Trade Tatler
“The challenge of the retail business is the human condition.”
Howard Schultz


THIS ISSUE:     14 Sep - 20 Sep

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Massmart  Here comes the sun

Massmart is not messing around when it comes to sustainability: the Strubens Valley Makro has just become the sixth store in the Group to go solar, with a 480kw generator made up entirely of 147 polycrystalline panels that also provide shade for the Jetta when you shop. Together, the six stores generate 4.4million kWh of renewable energy a year, putting them in first place among South Africa’s retailers. The Men in Black are also capturing and reusing rainwater from store roofs and condensation from refrigeration plants, which together have delivered 50 million litres of water in the last three years. A presumably not unintended consequence of all of this virtuous behaviour is a substantial reduction in operating costs.
Comment: In a country with not enough water and loads of sunlight, this is a pragmatic yet no less visionary business.

Tatler Reporter 17/09/18

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SPAR  Compound Interest

South Africa’s gated communities, eh? Where you know your neighbours and the kids can leave their bikes on the lawn. Where you can play a round of golf in your pyjamas, and now, where you can pick up a trolley full of groceries at your local SPAR. The Jolly, Green One, you see, has opened a couple of stores in Midstream and Blue Valley Golf and Country Estates. The large format stores stock the usual range of groceries, including home and personal care and beauty, they also stock a substantial range of deli and takeaway fare for the discerning denizens of those pleasant pasturages. “Having convenience retail at your doorstep in a charming neighbourhood saves you time, reduces interruptions on the journey back home and you are out of nothing when you have surprise visitors,” says Craig Freeman, New Business Development Manager of SPAR North Rand.
Comment: The affluence of the average estate dweller is for SPAR, along with Checkers, PnP and Woolies, a lucrative consideration in a tough market.

Tatler Reporter 17/09/18

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Fairvest  No frills, busy tills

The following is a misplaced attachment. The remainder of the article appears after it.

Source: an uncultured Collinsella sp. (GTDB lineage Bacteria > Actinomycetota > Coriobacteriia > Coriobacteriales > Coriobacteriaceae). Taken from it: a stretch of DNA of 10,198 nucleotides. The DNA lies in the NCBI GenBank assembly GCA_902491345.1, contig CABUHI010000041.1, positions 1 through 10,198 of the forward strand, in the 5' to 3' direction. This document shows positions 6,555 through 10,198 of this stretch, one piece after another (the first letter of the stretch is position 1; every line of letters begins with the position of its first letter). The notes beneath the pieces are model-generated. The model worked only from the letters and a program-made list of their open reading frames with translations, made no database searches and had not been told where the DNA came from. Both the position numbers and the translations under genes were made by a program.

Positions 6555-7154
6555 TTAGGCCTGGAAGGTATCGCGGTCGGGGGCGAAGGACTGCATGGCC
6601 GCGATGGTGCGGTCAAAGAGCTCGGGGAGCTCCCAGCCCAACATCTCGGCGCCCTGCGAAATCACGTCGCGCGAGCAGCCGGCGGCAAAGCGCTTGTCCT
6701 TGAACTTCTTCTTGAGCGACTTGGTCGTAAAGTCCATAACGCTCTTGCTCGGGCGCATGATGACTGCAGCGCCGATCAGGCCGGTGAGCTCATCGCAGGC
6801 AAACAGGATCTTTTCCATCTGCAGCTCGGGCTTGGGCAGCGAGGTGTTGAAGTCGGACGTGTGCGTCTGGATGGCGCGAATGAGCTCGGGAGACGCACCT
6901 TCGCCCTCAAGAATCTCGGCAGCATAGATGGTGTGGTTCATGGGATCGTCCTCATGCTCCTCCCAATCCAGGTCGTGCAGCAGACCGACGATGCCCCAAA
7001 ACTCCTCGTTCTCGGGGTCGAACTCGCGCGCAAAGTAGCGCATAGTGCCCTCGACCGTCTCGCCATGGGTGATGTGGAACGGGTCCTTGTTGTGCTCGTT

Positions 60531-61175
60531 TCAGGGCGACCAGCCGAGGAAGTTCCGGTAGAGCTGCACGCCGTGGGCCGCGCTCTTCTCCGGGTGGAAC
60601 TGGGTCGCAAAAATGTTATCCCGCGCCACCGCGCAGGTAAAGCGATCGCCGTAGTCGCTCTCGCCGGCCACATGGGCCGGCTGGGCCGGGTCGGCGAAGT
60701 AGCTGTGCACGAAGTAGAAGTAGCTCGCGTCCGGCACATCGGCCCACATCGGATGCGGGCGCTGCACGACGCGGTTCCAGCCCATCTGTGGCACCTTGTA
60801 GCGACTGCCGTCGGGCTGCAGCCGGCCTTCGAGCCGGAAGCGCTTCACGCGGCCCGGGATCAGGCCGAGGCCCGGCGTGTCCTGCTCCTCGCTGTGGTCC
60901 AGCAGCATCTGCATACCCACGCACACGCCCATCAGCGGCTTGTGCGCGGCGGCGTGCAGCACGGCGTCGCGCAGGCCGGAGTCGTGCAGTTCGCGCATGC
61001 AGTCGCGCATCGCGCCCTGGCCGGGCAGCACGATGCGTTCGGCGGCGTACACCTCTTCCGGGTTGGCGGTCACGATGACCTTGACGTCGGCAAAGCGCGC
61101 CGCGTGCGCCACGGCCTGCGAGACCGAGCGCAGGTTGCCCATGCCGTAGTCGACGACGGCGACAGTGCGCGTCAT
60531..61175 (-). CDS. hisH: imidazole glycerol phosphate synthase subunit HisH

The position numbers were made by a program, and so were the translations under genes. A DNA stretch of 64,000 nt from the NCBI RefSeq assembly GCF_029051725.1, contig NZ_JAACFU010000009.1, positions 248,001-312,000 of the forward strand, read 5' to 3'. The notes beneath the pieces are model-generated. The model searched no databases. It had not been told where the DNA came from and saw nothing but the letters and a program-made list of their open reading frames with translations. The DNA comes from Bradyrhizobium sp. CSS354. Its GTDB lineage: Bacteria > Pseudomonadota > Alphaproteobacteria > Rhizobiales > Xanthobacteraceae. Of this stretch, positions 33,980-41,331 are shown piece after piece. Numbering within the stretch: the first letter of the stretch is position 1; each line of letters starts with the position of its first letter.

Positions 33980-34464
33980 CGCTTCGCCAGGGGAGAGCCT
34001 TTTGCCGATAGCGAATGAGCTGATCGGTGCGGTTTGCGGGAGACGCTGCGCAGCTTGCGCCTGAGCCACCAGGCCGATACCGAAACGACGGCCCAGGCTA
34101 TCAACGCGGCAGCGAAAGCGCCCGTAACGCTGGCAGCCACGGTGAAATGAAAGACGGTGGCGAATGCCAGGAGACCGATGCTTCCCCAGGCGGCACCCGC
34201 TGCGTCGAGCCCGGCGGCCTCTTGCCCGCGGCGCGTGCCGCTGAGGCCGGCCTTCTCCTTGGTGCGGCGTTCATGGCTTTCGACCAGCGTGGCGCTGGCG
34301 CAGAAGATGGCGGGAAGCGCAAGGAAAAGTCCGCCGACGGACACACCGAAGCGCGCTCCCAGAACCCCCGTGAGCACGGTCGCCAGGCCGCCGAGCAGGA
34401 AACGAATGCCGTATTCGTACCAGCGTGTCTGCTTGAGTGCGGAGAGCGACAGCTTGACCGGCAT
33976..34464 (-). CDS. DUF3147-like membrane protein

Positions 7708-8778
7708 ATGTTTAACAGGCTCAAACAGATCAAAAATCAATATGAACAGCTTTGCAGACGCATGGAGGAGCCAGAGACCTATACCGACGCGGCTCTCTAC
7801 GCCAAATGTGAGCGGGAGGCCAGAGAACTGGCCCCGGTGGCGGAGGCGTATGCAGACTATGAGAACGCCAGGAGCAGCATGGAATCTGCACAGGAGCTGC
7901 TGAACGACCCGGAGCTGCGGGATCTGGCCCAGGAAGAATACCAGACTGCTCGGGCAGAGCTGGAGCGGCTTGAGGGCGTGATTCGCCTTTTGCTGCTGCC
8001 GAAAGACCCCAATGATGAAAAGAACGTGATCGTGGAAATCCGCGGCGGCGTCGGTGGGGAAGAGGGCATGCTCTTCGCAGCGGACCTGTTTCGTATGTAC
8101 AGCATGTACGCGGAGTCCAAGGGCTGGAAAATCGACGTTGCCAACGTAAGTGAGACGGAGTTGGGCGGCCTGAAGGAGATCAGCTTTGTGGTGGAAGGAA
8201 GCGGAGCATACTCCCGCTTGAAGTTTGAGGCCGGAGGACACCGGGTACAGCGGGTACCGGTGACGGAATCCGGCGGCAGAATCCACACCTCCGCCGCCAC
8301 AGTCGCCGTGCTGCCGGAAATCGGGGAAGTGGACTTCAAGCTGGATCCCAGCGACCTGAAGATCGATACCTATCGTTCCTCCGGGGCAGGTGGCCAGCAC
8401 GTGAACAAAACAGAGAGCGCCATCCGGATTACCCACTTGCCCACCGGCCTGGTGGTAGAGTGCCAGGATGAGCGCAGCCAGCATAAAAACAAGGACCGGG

Who on earth is Fairvest, you ask, puzzled. Perhaps you assume it’s some sort of an organic coffee sideline of Brian Joffe. In fact it’s the name of a business which owns R3bn portfolio of more than 40 retail centres that cater mainly for lower-income shoppers in townships and rural areas. And Fairvest is bucking the trend of terrible results in the mall space as currently experienced by such great businesses as Growthpoint, Hyprop, and Attacq. All of these are currently trading in the single digits or even the negative, while Fairvest is trucking along nicely at 10-odd % year on year.
Comment: This Beloved Country of ours never fails to surprise us. Although we do ask ourselves what the real impact of mall developments on the independent trade is and how it affects our ability to keep money within communities.

Financial Mail 12/12/18

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Clover  Down, on the farm

Looking a lot healthier than they were this time last year is Clover, who have recorded a year-on-year jump in operating profit of +94% to R611m – the highest since it listed in 2010. “We re-focused on the basics and took a consumer-centric approach to improve efficiencies and reduce costs,” says CEO Johann Vorster by way of explanation. That, and of course, recovery from the crippling drought which ravaged the green, green hills of Natal back in ’16. On the downside, there’s been a bit of a dust-up over at Dairy Farmers of South Africa, the co-op the business set up to get those erstwhile sons of the soil on board with the Clover programme. A crippling conflict between losing milk producers or losing market share led to losses of R128.8m in that innovatively-structured instrument, and the resignation of chairperson Dirk Reyneke to allow shareholders to appoint their own management team.
Comment: Reading between the lines, it’s our guess that the farmers want more money.

Business Report 13/09/18